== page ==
In conclusion, individuals with PTSD or PTSD-like symptoms can find that mindfulness functions as a powerful tool in lessening the automatic, anxious reactions the disorder often causes. Including such a practice into your everyday life can be a powerful tool to take back some control and ownership of your body and mind. Mindfulness can help you to live a more grounded existence rooted in acceptance of the present moment.
“What does it mean to be mindful? Being here, not there, with whatever is arising, and doing so with kindness.” Shirley Kessel
Boyd, J. E., Lanius, R. A., & McKinnon, M. C. (2018). Mindfulness-based treatments for posttraumatic stress disorder: a review of the treatment literature and neurobiological evidence. Journal of psychiatry & neuroscience : JPN, 43(1), 7–25. https://doi.org/10.1503/jpn.170021
Britton, W. B., Lindahl, J. R., Cooper, D. J., Canby, N. K., & Palitsky, R. (2021). Defining and Measuring Meditation-Related Adverse Effects in Mindfulness-Based Programs. Clinical Psychological Science, 9(6), 1185–1204. https://doi.org/10.1177/2167702621996340
Marchand, W. R., Sandoval, K., Lackner, R., Parker, S. C., Herrmann, T.,Yabko, B., Velasquez, T., Lewis, L., & Butler, J. (2021). Mindfulness-based interventions for military veterans: A systematic review and analysis of the literature. Complementary Therapies in Clinical Practice, 42. https://doi.org/10.1016/j.ctcp.2020.101274.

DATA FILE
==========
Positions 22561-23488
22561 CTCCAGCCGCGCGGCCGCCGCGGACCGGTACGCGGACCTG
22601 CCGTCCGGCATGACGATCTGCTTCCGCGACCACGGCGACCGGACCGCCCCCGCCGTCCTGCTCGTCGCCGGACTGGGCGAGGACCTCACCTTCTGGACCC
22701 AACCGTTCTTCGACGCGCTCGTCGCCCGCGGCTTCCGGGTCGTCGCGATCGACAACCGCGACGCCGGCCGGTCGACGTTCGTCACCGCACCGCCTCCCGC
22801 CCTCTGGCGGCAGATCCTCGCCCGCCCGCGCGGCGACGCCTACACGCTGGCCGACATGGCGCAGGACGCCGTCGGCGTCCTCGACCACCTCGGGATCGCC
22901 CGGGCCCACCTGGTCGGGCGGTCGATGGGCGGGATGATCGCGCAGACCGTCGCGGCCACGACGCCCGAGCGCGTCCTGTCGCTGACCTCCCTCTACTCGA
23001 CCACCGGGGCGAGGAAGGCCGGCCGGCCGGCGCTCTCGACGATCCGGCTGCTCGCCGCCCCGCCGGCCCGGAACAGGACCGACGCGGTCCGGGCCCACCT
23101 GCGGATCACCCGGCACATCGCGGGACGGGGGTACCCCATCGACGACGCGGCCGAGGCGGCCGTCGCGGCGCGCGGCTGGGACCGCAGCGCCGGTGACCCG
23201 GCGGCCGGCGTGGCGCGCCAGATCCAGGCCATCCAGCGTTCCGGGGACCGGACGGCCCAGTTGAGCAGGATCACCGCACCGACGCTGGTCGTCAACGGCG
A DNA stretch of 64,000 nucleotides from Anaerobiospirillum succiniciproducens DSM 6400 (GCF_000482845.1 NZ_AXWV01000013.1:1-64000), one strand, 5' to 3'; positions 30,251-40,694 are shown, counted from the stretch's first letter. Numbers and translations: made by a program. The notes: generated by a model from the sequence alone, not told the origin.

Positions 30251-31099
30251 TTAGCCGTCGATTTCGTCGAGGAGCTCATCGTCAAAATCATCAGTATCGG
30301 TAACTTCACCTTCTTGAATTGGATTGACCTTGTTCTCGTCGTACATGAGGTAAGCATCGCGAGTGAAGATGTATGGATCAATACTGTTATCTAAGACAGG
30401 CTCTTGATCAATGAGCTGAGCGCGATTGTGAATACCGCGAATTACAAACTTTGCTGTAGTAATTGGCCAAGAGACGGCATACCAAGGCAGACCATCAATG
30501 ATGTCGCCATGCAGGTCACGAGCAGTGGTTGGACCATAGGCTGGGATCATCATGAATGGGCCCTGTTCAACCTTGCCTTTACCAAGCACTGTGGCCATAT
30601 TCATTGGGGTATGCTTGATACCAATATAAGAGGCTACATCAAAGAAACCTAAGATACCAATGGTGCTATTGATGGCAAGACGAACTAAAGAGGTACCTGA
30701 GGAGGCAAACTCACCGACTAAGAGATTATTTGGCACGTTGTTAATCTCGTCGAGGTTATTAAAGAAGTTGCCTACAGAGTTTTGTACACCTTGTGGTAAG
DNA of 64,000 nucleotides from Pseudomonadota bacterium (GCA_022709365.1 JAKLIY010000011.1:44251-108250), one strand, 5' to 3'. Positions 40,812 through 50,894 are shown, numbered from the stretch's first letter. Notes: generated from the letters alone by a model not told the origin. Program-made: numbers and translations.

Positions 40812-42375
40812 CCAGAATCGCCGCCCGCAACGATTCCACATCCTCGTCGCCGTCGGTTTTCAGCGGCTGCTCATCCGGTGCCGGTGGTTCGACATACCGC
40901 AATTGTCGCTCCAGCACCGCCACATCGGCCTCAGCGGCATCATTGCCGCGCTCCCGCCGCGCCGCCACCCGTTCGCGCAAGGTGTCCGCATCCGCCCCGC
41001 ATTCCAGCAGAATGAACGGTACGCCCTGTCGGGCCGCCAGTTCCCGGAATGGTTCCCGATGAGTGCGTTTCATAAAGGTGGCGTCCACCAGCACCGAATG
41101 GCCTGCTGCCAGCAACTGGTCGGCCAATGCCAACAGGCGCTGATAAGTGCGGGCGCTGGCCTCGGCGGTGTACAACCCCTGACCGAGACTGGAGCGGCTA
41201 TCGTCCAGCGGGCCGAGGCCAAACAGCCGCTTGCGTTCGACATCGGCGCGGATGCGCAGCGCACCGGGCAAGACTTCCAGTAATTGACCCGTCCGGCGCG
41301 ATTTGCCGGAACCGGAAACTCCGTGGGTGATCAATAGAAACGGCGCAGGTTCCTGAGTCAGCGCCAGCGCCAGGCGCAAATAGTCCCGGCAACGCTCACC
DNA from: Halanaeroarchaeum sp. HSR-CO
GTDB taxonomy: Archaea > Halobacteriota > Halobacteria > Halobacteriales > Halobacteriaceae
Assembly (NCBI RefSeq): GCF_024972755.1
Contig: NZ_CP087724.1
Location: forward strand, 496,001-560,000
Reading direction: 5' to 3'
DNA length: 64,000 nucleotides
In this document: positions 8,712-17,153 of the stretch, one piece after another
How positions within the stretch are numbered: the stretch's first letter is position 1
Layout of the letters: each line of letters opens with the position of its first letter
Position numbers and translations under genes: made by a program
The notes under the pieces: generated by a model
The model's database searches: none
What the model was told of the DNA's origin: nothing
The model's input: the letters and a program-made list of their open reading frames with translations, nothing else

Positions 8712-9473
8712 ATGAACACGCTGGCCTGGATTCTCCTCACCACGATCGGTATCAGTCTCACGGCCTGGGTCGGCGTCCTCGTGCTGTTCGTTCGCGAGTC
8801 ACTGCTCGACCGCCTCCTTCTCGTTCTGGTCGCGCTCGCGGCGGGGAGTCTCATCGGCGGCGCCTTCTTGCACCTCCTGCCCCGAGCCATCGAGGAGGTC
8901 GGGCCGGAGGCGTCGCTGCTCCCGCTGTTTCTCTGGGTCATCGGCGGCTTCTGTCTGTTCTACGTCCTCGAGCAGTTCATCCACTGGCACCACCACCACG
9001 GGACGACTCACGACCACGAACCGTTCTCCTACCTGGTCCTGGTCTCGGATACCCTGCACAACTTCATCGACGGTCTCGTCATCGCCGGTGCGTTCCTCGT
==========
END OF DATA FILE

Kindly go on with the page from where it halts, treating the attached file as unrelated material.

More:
Patel, R., Spreng, R. N., Shin, L. M., & Girard, T. A. (2012). Neurocircuitry models of posttraumatic stress disorder and beyond: a meta-analysis of functional neuroimaging studies. Neuroscience and biobehavioral reviews, 36(9), 2130–2142. https://doi.org/10.1016/j.neubiorev.2012.06.003
Schure, M. B., Simpson, T. L., Martinez, M., Sayre, G., & Kearney, D. J. (2018). Mindfulness-Based Processes of Healing for Veterans with Post-Traumatic Stress Disorder. Journal of alternative and complementary medicine (New York, N.Y.), 24(11), 1063–1068. https://doi.org/10.1089/acm.2017.0404
Senauke, A., & Gates, B. (2014). Interview with Jon Kabat-Zinn: The Thousand-Year View. Inquiring Mind. Retrieved February 28, 2022, from https://www.inquiringmind.com/article/3002_14_kabat-zinn-interview-with-jon-kabat-zinn-the- thousand-year-view/